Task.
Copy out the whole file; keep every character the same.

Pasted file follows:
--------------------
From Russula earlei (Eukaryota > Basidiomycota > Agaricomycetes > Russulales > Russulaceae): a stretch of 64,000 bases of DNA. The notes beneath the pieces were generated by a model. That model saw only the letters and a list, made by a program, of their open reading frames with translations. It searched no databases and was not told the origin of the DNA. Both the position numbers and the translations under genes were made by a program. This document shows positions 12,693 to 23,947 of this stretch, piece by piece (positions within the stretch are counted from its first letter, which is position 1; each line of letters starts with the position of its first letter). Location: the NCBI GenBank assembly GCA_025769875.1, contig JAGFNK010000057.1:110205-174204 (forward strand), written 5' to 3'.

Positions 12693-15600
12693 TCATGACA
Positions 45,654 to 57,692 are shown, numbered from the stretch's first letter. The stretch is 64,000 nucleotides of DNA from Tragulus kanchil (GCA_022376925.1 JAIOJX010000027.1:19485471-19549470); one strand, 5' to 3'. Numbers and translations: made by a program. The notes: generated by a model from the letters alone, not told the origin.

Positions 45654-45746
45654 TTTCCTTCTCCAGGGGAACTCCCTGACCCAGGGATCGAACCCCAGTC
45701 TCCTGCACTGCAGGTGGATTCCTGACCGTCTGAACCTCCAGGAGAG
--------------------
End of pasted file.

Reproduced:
From Russula earlei (Eukaryota > Basidiomycota > Agaricomycetes > Russulales > Russulaceae): a stretch of 64,000 bases of DNA. The notes beneath the pieces were generated by a model. That model saw only the letters and a list, made by a program, of their open reading frames with translations. It searched no databases and was not told the origin of the DNA. Both the position numbers and the translations under genes were made by a program. This document shows positions 12,693 to 23,947 of this stretch, piece by piece (positions within the stretch are counted from its first letter, which is position 1; each line of letters starts with the position of its first letter). Location: the NCBI GenBank assembly GCA_025769875.1, contig JAGFNK010000057.1:110205-174204 (forward strand), written 5' to 3'.

Positions 12693-15600
12693 TCATGACA
Positions 45,654 to 57,692 are shown, numbered from the stretch's first letter. The stretch is 64,000 nucleotides of DNA from Tragulus kanchil (GCA_022376925.1 JAIOJX010000027.1:19485471-19549470); one strand, 5' to 3'. Numbers and translations: made by a program. The notes: generated by a model from the letters alone, not told the origin.

Positions 45654-45746
45654 TTTCCTTCTCCAGGGGAACTCCCTGACCCAGGGATCGAACCCCAGTC
45701 TCCTGCACTGCAGGTGGATTCCTGACCGTCTGAACCTCCAGGAGAG